In its 20-year history, luxury cruise line Regent Seven Seas Cruises has changed its name three times and gone through several owners, but one thing has remained constant: Its president has always been Mark Conroy.
Even in an industry where company loyalty runs deep, Conroy’s longevity stands out from the pack. With 20 years at Regent’s helm, he is currently the longest-serving cruise line president, the ultimate survivor.
“In this industry, the longevity of 20 years is pretty significant,” said Bill Smith, a Virtuoso vice president and former executive with Crystal Cruises. “There are not many players out there who have made it that long.”
Conroy’s tenure has survived not only 9/11, two U.S. wars and the worst recession since the Great Depression but two changes of the cruise line’s ownership: first to travel conglomerate Carlson Group and then to Apollo Management, a private equity group that is its current owner.
Conroy’s two decades as Regent’s only president mean he was there when the line was launched as Diamond Cruises in 1992, when it changed its name to Radisson Seven Seas in 1995 and when it became Regent Seven Seas in 2006.
He watched champagne bottles break against the hulls of five new Regent vessels, including the industry’s first all-suite vessel, the 490-passenger Seven Seas Navigator in 1999, and the first all-balcony ship, the 700-passenger Seven Seas Mariner in 2001.
As is the case with any long career, Conroy’s has not been all smooth sailing. For example, many in the industry wondered if he would survive the transition from Carlson to Apollo, which purchased Regent in 2007.
There was ample reason to think he might not. Apollo had already acquired Norwegian Cruise Line, after which it orchestrated a major leadership shakeup. On the other hand, it had also acquired Regent’s sister line, Oceania Cruises, where most of the company was kept intact.
Regent and Oceania have since operated as separate, competing brands under the umbrella of Prestige Cruise Holdings, which is headed by Oceania’s former CEO, Frank Del Rio.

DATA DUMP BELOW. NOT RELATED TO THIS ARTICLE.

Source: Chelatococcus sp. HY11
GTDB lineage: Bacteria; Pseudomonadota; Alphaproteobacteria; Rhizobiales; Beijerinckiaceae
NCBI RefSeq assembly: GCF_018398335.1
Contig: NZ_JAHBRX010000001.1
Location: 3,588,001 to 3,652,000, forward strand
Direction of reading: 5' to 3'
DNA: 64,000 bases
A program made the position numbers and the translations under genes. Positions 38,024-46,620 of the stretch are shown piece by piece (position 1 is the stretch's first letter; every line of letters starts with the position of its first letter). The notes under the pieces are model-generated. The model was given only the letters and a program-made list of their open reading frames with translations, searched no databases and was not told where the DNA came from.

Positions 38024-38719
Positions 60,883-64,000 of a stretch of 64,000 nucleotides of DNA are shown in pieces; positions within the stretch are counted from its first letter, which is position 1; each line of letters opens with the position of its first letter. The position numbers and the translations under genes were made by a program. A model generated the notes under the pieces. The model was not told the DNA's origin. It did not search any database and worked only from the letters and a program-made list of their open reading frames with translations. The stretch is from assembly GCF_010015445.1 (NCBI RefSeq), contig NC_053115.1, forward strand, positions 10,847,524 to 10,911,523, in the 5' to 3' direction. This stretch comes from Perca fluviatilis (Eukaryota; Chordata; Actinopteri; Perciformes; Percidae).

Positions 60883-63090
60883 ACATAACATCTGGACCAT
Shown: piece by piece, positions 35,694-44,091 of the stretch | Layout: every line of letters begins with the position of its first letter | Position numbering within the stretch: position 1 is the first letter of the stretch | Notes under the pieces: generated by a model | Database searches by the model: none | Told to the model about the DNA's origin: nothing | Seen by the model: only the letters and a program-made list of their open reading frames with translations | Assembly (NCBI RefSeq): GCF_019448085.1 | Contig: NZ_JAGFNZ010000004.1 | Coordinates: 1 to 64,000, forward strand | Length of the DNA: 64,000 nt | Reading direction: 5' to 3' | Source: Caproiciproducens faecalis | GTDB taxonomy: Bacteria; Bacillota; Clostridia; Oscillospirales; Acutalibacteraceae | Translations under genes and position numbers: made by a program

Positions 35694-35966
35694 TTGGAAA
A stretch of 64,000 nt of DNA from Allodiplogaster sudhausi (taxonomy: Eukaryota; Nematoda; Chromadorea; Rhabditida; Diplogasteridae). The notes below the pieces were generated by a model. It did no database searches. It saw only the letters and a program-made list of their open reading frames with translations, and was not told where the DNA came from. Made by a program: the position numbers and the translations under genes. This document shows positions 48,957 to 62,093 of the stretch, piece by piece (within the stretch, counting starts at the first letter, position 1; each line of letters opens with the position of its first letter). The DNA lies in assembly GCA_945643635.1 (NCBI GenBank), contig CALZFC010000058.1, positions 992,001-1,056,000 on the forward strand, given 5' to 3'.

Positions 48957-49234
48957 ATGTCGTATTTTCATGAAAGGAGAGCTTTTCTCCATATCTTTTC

By 2009, many of Regent’s top management had left, including Ken Watson, its then-executive vice president of sales and marketing; Christian Sauleau, executive vice president of operations; Andre Nordseth, vice president of hotel operations; and Darius Mehta, director of land programs.
But Conroy stayed on, and by all accounts, he and Del Rio have developed a mutual respect.
While acknowledging that he was initially concerned about how things would work out under the ownership of a private equity firm, Conroy described Del Rio as “one of the smartest people I’ve ever known.”
“We had to let some people go, which was difficult,” Conroy said. “But overall, I’m thrilled. The fact is, Apollo is a very good owner, and I think what they’ve really done is spent a lot of money to buy the Regent brand, and they realize they have to protect that investment.”
He said the change in ownership has made Regent stronger.
“Carlson was a multitiered travel and hospitality business, and we were just one part of it,” Conroy said. “The beauty of [Apollo] is we are owned by a financial institution that sees cruising as a good investment but doesn’t want to run the business. They’ve hired competent managers to do the job and build the brand to get a return on the investment. When we were part of Carlson, I was competing with the guy at TGI Friday’s and Country Inn & Suites.”
Conroy has also had to contend throughout the years with world events that in some cases flattened the travel industry so much that it killed off some competitors.
He recalls launching the Seven Seas Mariner just before the terrorist attacks of 9/11. Then the Seven Seas Voyager debuted on April 1, 2003, in Monaco, the day the U.S. began bombing Baghdad.
“I wasn’t concerned about whether [business] would come back, but I was concerned about when,” Conroy said.
Having seen consumers react to news of wars and disasters through the decades, he remarked that as the world has become more volatile, consumers have become more intrepid.